Historic Charleston Foundation’s Festival of Houses & Gardens

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Spring looks good on Charleston. But, then again, everything does.

I saw the Holy City at the pinnacle of her glory last week during the Festival of Houses & Gardens, just as the wisteria, camellias, and azaleas were bursting with vibrancy.

The festival, now in its 72nd year, is sponsored by the Historic Charleston Foundation and runs through April 18.

You can see Southern charm, and the local piazzas-that’s Charlestonian speak for porches-in the full bloom of the season.

Here are some tips on how to do it right.

The Hotel Indigo, right over the bridge in Mount Pleasant, is less than a ten minute drive from the heart of the city. Brand new as of last summer, the hotel has the chicest palmetto tree lined pool  and chartreuse sofas.

Pool at the Hotel Indigo.

It’s dog friendly and its eatery, Eliza’s Bar + Kitchen, offers the best Belgian waffle this side of Brussels. If you want to eat like a local, try their stoned ground grits.

For the best sweet tea, another Southern staple, go to Magnolia’s on East Bay Street.

Most of the Charleston houses on the tour are along a walking route, allowing you to soak up the local flavor and take lots of snaps as this city must be one of the most instagram-able places on Earth.

After finishing at the Joseph Manigault House, an imposing 1803 structure with one of the most stunning chandeliers I’ve ever seen, I headed down Meeting Street to check out perhaps the most charming Charlestonian traditions: window boxes brimming with florals.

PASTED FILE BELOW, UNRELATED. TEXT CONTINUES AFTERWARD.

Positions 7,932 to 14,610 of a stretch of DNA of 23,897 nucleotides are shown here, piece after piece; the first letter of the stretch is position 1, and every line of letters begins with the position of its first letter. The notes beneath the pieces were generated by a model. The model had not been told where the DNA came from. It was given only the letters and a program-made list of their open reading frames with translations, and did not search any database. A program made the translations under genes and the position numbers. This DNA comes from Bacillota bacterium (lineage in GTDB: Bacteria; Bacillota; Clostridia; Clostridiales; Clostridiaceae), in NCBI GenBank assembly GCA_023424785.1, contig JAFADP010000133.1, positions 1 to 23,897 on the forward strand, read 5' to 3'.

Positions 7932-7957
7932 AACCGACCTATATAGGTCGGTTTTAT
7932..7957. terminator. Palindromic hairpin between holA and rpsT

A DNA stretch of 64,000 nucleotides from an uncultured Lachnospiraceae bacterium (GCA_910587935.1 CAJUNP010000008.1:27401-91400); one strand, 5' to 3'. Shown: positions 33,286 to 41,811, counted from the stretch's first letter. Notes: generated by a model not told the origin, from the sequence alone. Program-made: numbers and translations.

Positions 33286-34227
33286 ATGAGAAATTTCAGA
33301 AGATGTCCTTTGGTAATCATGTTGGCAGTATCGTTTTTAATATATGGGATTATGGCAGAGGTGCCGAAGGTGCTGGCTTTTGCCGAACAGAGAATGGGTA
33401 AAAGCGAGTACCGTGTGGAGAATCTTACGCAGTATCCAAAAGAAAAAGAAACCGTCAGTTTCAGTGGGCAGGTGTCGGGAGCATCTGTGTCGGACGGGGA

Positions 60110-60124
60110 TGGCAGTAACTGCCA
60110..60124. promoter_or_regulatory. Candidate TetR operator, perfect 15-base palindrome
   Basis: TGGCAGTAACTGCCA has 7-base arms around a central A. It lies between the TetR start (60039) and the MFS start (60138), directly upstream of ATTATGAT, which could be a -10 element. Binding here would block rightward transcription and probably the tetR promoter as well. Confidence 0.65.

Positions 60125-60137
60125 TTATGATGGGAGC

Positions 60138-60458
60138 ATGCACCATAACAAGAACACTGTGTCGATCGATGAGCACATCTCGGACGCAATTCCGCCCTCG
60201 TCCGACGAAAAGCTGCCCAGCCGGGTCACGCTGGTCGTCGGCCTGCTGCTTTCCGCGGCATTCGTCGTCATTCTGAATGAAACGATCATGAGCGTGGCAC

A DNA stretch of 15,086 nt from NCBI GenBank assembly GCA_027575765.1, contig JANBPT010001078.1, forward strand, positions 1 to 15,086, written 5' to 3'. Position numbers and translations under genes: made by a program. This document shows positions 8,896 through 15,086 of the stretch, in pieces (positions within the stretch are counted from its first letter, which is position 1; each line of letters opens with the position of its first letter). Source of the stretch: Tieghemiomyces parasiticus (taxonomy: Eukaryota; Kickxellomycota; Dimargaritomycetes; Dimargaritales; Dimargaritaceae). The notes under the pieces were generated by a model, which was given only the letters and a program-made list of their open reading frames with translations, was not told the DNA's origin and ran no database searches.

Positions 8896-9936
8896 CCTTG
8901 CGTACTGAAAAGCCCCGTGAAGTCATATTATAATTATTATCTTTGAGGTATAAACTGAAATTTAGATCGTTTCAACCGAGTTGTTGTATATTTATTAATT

Joseph Manigault House, one of many historic homes included in Charleston’s Festival of Houses & Gardens.
Chandelier in Joseph Manigault House.

Window Boxes galore in Charleston in spring …

The Washington Heyward House on Church Street gets its distinctive moniker from George Washington’s stay there in 1791. Today its lush garden, including rows of pink tulips, is a must see this time of year.

Garden of Heyward-Washington House.

Keep heading toward the water, and you’ll see the Edmonston-Alston House and experience breezes on the piazza, a mainstay of the Southern aristocracy to mitigate that sweltering humidity, probably Charleston’s only flaw.

A little outside the city are three plantations that define Lowcountry beauty, all within a short drive of one another.

Boone Hall, the destination of Blake Lively’s wedding, is set behind a canopy of Southern Live Oaks dating back to the 1740s.

Boone Hall.

Boone Hall has been a Hollywood favorite as the set for many projects, including, “Queen,” with Halle Berry.

I saw azalea blooms as big as my head at Magnolia Plantation, set on the Ashley River, as well as several alligators sunning themselves on the bank.

John James Audubon visited Magnolia before the Civil War  to collect waterfowl  specimens for his paintings.

Magnolia Plantation.

Lastly, Middleton Place is home to the oldest landscaped gardens in the country, and an even greater treasure: the Middleton Oak, a tree said to be nearly a thousand years old.

Camellia at Middleton Place.

While you’re meandering the plantation’s acclaimed camellia allees, you’ll encounter the Wood Nymph, a stunning sculpture, rumored to have been buried during the Civil War to protect her from Yankee aggression.

Wood Nymph at Middleton Place.

The plantation’s assortment of horses, farm animals, landscaping, and reflection pools will leave you truly intoxicated.

But, just in case, you can always top off your day with a Southern gentleman called  Jack Daniels.


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